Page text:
However, Jack and Doug are both underwhelmed by Uncle Billy's presents. Jack is given a spooky tribal mask and Doug gets a Japanese toy called "Robot Tag." After Billy leaves, the two kids switch gifts. Upstairs in his room, Jack examines Robot Tag. It's a 20 inch humanoid figure with chains across the chest, sharp teeth, and a pointy rhino horn. Jack leaves the robot on the floor and drifts off to sleep, only to hear the toy moving. The sounds get closer and closer until finally the robot appears at the foot of his bed. Too scared to do anything, Jack finally drifts off to sleep. When he awakes, the robot is on the dresser. Spooked, Jack throws the robot in the closet and goes down for breakfast. Upon returning to his room he discovers the robot waiting for him in the middle of his room. Jack runs out and shuts the door behind him, but suddenly he hears a whirring sound. The robot has drilled through the door and is continuing the pursuit. Jack tries to fight the robot with a hockey stick but the robot easily snaps it into splinters.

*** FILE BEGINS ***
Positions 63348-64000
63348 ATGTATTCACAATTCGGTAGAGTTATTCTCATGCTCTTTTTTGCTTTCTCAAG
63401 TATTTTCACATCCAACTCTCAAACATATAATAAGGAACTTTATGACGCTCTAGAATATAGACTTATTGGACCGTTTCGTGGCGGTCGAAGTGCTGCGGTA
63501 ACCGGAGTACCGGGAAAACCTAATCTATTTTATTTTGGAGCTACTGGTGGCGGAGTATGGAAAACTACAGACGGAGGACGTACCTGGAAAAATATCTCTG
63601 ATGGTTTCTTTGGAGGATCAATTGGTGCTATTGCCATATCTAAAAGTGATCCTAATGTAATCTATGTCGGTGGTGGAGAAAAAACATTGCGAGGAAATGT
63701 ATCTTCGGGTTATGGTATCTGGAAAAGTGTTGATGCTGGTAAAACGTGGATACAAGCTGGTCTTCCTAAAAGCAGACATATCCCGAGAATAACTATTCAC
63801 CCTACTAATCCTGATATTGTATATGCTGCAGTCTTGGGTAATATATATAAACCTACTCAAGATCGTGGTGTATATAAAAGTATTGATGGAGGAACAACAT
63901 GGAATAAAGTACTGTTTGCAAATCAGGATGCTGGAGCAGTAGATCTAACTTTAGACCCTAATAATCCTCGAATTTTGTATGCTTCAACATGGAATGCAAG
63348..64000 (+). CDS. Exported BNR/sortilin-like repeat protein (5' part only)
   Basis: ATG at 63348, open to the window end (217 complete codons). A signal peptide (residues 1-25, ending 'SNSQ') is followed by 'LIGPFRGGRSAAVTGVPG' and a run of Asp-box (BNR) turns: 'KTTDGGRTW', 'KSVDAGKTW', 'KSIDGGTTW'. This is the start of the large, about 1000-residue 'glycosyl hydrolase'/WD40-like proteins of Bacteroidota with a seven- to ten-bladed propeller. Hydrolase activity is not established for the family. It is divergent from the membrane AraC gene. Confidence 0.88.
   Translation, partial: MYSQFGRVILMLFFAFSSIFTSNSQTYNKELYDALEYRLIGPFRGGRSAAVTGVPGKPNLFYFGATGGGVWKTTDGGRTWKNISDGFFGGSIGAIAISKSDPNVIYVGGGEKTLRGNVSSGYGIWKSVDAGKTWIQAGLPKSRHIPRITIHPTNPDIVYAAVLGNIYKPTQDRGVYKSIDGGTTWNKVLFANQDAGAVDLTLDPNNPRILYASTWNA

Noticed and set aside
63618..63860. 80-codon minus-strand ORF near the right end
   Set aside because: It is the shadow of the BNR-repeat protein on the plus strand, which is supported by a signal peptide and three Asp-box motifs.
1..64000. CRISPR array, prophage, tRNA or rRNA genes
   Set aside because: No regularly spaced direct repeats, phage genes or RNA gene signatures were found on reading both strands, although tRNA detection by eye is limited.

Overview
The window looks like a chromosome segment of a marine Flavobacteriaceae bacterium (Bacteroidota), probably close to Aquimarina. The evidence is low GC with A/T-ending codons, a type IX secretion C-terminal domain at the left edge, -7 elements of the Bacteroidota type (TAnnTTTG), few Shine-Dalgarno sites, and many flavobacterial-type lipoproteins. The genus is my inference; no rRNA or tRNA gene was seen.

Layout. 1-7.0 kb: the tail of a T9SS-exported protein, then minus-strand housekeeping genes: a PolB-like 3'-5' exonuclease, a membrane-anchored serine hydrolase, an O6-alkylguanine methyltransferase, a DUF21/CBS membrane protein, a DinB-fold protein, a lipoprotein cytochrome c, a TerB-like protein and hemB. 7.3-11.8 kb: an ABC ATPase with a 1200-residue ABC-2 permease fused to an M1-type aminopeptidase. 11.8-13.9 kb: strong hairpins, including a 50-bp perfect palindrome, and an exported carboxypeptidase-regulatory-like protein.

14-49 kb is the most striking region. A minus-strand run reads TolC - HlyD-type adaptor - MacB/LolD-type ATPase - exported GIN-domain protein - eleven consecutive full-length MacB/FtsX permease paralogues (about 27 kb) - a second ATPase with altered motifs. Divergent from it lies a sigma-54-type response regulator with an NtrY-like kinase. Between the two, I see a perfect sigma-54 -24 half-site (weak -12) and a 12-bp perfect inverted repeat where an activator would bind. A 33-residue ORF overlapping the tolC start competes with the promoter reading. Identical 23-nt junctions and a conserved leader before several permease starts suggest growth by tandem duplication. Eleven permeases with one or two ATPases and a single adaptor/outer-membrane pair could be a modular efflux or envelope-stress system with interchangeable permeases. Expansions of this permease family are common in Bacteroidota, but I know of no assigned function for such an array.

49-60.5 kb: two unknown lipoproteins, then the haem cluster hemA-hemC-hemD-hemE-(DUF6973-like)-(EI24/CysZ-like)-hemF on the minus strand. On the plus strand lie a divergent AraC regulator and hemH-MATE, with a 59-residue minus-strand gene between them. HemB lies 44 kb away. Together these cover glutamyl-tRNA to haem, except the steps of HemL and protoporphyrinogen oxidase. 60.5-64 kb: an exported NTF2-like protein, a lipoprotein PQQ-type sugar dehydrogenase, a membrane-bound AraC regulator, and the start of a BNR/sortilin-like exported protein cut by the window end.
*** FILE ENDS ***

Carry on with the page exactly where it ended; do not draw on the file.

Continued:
Jack runs downstairs and the robot slides down the banister and greets hum at the foot of the stairs. Panicked and trapped, the robot inches closer, its rhino horn whirring. Jack grimaces and braces himself when... the robot accosts him and chirps, "You're it!"

Naughty or Nice? Saw it coming from a mile away, but still, Nice, and infinitely more exciting than the Michael Bay movie with the similar plot. Of course I'm referring to Bad Boys II.